Atlantic salmon still returning to the Connecticut River


The Holyoke Fish Lift closed on June 22 for new passage construction activities.  Perhaps more Atlantic salmon and other fish returned to the river but are not included in the following figures.

As of June 23, some 20 adult Atlantic Salmon returned to the Connecticut River from the Atlantic Ocean.   This compares with previous years as follows:  31 in 2014, 89 in 2013, 57 in 2012, 111 in 2011, 51 in 2010 and 75 in 2009. This year, 3 returned to the Farmington River in Connecticut, 3 to the Westfield River in MA and 13 reached the Holyoke Dam.  Of those reaching Holyoke and released upstream, 3 of them reached Gatehouse Dam and were released and 2 reached Vernon and were released.


One salmon passed the Moulson Pond Fishway on the Eightmile River in Connecticut.  That fishway is situated downstream of Rathburn Dam in the town of Lyme, CT.   It is the first and most significant barrier to migrating fish in the Eightmile River Watershed.  The mouth of the Eightmile River is eight miles upstream of Long Island Sound on the Connecticut River.


As you may be aware, the Connecticut River Salmon Restoration program has ended.  One reason was that the salmon returns were not what the US Fish & Wildlife Service had hoped for.  Both the USF&W and wildlife agencies of MA, VT and NH will no longer support it.   The last stocking of salmon fry into our feeder streams in Massachusetts took place in the spring of 2013.  They remained in our streams until this year and begin making their migration as smolts to Long Island Sound and the Atlantic Ocean.  After a couple of years, with luck, they will return to their home streams to spawn.  That means the last Connecticut River spawning run into Massachusetts will probably take place in 2017.


Adult returning sea-run Atlantic salmon are being tagged and released at all fishway/trap facilities.  If a tagged salmon is caught while fishing, you must release it immediately unharmed. You are asked to not remove the fish’s tag and to call 413-548-9138 ext. 121, (indicated on the yellow streamer tag).


In Connecticut, they are still maintaining their fry stocking program on their own but at a greatly reduced level.  The CT Dept of Energy & Environmental Protection (DEEP) officials feel that maintaining the salmon rearing program in their schools is an important educational program.  Amen to that.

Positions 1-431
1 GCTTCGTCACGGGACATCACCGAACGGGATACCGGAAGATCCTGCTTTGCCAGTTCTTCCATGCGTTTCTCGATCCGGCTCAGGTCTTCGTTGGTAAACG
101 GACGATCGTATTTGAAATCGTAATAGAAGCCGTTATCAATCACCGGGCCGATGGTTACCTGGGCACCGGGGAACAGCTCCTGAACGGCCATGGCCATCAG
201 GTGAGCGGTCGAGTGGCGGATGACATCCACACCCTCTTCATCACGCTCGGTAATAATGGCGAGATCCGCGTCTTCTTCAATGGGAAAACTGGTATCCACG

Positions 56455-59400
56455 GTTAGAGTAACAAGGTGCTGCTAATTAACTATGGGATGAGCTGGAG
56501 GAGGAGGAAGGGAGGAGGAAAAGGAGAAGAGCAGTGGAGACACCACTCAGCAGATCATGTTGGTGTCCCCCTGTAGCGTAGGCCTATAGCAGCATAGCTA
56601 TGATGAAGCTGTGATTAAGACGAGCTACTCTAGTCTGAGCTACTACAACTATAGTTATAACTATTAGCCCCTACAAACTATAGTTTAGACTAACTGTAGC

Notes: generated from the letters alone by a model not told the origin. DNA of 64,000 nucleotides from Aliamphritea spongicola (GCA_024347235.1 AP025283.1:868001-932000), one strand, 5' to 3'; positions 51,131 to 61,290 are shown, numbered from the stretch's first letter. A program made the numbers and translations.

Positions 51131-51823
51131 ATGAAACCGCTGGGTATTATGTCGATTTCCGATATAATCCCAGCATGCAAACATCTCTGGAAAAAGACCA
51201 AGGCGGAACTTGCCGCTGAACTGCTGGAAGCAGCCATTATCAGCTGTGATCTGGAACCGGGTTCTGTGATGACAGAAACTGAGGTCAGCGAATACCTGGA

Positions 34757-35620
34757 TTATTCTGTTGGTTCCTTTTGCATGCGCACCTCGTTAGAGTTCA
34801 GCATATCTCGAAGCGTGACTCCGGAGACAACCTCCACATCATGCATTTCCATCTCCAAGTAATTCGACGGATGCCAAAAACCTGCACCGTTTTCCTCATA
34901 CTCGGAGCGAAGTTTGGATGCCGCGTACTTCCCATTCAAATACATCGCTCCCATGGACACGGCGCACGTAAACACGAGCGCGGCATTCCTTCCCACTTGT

Other 2015 returns to the Connecticut River this year include the following:  416,346 American Shad (vs. 375,132 last year) 10,334 adult American Eel (vs. 42 last year) 106 Blueback Herring (vs. 679), 106 Gizzard Shad (vs. 403), 27,535 Sea Lamprey (vs. 24,052), 1 Shortnose Sturgeon (vs. 3) and 21 Striped Bass (vs. 68). This year the American eel counts at Holyoke are primarily a result of numerous eel ramps/traps.


Some 3,375 American Shad (vs. 4,789), 216 Sea Lamprey (vs. 1,127), 49 American Eel (vs.38) and 1 Blueback Herring (vs. 4) returned to our Westfield River. *****


This year while fly fishing a remote stretch of the East Branch of the Westfield River in Chesterfield, MA, I caught and released one of the most memorable fish of my life.  No, it wasn’t a behemoth, in fact it was only about 7 inches long.  It was an Atlantic salmon smolt and it was on its journey downstream to the Connecticut River and the sea.  So what’s the significance?  Well, I am quite sure that I will never catch another Atlantic salmon out of the Westfield River again.


You see, that fish was from the last (2013) salmon fry stocking conducted by MassWildlife and its volunteers.   It spent the last two years growing up in a Westfield River tributary eluding predators such as larger fish, mammals and herons as well as low summer water conditions.  The odds were against it making it this far.


Even if that fish was to survive the near impossible odds of returning to its natal Westfield River after spending a couple of years in the open sea, it would only get as far as the first dam it encountered in the Westfield.  There it would be captured and released upstream of the dams and prohibited from being caught by fishermen.   It would not be brought to a hatchery to be spawned out for the following year’s fry because of the ending of the Connecticut River salmon restoration program.


Because of the program’s ending, that little fish had a lot of significance and I spent the remainder of that fishing trip thinking about it.   It brought back memories of years of effort by the USFWS trying to get the salmon fry, whose parents had previously returned to rivers in Maine, conditioned to return to the Connecticut River.  Helping Division of Fisheries and Wildlife stock those one inch small fry was part of my spring ritual for nearly 30 years and the memories of trudging along the little feeder streams with hip boots and plastic pails along with my wife Jan and others came to mind as I released that fish.   And memories of kids from the schools who raised them from eggs, named some of them and released them into tributaries sending them on their long journey with songs.


The cost to maintain the salmon restoration program was but a drop in the bucket as compared with some useless programs that our government is financing.  There are other ways to measure the program’s success besides dollars and returning numbers such as the educational value to the thousands of students who participated in it over the years.


That little salmon that I caught and released represented the end of an era and there will be no more salmon in Massachusetts waters. It was a final good bye. I’m glad I was fishing alone.

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